Monday, December 7, 2015
THE SEASON OF THE LIE
It's the only time of year that it's totally fine to ultimately lie to your kids on a daily basis.
I'm fine with keeping the Santa lie going for as long as possible, but now I'm forced to perpetuate some brand new bullshit with this whole "elf on a shelf" thing.
The concept is brilliant in order to keep these little fuckers on their best behavior for a good month. You see, apparently this little elf is supposed to keep an eye on yer kid and report back to the fat man on a nightly basis.
I pride myself on the fact that I've always been brutally honest with my son. I never baby talked him, rarely sugar coated harsh truths, and ultimately spoken to him as if he were an adult. That's why this 5 year old has a firm grip on language and can hold or gracefully bow out of a conversation with any adult.
Now...everyday...for over a month, I have to fucking lie to him. It kills me. It makes me hate Christmas and I generally love Christmas.
The day is gonna come where he is going to arrive at the reality that his old man was totally full of shit, and the damage control will go on for years, because now, he's going to think that everything I've told him is bullshit...Thanks a lot Christmas.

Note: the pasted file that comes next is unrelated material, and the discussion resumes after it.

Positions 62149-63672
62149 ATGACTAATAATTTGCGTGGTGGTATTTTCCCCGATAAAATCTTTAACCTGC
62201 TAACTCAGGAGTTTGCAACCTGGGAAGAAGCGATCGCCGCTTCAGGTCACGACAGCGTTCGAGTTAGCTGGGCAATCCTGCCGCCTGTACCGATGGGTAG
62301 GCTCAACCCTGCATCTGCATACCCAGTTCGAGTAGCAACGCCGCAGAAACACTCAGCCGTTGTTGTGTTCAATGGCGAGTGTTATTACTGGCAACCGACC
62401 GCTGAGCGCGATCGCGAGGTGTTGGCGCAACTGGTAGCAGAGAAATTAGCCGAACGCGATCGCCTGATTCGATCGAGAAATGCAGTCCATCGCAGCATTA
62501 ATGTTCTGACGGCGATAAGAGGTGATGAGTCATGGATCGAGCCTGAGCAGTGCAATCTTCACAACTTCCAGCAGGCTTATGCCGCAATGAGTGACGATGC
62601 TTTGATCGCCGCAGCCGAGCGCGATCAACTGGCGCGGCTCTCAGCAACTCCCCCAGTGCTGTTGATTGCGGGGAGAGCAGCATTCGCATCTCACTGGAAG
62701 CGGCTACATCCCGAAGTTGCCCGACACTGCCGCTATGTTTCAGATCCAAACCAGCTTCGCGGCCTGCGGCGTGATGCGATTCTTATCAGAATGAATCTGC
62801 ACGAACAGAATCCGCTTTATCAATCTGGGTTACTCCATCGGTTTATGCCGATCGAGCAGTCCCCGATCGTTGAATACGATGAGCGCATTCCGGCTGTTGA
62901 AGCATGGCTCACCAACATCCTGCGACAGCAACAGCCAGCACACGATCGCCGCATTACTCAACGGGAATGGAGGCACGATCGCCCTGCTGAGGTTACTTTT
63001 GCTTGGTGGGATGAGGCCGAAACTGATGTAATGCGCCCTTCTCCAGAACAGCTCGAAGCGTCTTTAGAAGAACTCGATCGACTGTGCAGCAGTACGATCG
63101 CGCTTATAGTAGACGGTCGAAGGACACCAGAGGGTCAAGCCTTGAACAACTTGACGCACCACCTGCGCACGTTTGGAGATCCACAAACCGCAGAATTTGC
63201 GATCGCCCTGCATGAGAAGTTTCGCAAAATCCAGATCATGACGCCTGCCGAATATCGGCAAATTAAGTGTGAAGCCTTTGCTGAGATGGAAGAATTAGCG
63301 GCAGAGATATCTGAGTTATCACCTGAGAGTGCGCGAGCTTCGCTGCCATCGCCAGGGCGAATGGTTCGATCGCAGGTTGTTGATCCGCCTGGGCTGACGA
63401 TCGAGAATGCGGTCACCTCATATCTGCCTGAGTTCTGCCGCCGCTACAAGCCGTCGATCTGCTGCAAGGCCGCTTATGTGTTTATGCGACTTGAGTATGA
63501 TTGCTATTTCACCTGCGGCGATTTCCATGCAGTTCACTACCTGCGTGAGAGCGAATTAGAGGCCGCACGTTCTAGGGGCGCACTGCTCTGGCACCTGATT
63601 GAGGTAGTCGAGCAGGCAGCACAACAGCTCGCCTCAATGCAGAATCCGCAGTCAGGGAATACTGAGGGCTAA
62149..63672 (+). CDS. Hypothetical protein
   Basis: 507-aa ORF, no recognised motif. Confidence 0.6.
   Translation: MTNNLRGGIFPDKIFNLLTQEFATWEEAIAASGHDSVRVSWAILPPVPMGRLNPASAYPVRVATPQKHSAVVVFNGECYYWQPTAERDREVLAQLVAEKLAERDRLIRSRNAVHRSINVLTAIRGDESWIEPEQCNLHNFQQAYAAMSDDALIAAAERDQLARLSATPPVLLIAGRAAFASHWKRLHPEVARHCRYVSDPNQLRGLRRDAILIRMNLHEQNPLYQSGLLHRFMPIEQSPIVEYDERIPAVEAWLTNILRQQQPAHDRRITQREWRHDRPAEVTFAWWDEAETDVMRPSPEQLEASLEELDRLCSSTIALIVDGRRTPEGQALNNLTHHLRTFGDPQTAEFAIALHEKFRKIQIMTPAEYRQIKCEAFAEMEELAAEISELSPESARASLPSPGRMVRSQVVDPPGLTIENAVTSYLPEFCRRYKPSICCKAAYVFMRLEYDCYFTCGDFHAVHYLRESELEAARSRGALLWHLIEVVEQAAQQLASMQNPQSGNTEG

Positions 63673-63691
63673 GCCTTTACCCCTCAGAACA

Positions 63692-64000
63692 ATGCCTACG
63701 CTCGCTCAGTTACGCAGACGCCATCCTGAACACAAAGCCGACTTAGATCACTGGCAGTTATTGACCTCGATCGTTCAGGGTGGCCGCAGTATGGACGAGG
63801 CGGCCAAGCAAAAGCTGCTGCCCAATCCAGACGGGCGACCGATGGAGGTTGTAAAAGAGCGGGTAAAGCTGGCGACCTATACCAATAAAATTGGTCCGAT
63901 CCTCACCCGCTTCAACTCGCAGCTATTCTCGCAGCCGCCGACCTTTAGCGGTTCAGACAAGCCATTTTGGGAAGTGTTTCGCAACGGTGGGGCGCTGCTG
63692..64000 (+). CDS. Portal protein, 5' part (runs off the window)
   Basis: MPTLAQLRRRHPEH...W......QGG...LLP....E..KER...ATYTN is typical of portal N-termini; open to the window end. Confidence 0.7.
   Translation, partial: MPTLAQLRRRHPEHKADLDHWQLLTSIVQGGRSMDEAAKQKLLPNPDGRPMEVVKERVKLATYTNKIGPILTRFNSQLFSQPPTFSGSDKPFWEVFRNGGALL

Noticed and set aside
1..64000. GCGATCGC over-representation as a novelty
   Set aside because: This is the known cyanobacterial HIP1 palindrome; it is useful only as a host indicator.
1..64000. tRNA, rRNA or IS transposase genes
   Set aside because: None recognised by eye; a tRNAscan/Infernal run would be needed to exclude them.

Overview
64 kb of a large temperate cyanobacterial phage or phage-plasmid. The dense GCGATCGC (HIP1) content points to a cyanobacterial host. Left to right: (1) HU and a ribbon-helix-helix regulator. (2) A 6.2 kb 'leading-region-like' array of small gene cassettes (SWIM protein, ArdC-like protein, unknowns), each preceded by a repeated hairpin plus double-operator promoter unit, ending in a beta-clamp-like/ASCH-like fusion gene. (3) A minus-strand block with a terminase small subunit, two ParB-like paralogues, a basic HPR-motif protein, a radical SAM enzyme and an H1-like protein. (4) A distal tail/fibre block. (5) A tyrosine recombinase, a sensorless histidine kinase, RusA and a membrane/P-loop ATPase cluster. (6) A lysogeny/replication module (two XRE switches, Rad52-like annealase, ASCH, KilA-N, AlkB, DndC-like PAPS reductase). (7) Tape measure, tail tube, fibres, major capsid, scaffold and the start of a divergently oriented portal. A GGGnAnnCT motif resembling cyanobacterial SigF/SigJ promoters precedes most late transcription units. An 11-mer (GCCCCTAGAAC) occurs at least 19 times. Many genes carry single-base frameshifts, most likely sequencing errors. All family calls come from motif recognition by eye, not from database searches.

Every year around this time, I get into building small, extremely heavy items that I envision as a great gift idea.
It's a tough market, and I don't usually partake in the gift market, but I do like the holidays and usually produce a couple of small things, just in case.
We did a couple of different coat rack pieces with the whole railroad thing. Me nor Zack remotely care about trains, but railroad hardware is as tough as it gets and nothing screams Americana like rusty, heavy steel.
The last photo is a gift for a friend.
It's another chain lamp. I keep working these chain lamps in the hopes that I'll get the right jig set up to make them faster and straighter.
I fought with this one. After it was all welded up, I had to beat it straight on the concrete floor with a 3lb. sledge.
I mortised in the bullet casing on the base. They serve no purpose other than adding a little shine and detail.
I decided to add the steel letters on the back of the lamp base, just for the purpose of making the piece more personal. After all, it's a gift...it's supposed to be personal.
We don't have a CNC machine, nor do we have a plasma cutter, so I cut these letters out of 3/16" thick steel with a regular 4 1/2" grinder, then I used a hand file to clean the cuts.
After all the work that went into cutting those letters, I mounted them on the lamp, stood back, and said "1988 Madonna belt buckle", shut the lights off in the shop and went home for the weekend.
What was just a gift, a lamp, a token of gratitude, became something else. It became a beacon of the art of "trying". Try this jig, try these bullets, try cutting these letters.
To me...THAT'S a gift.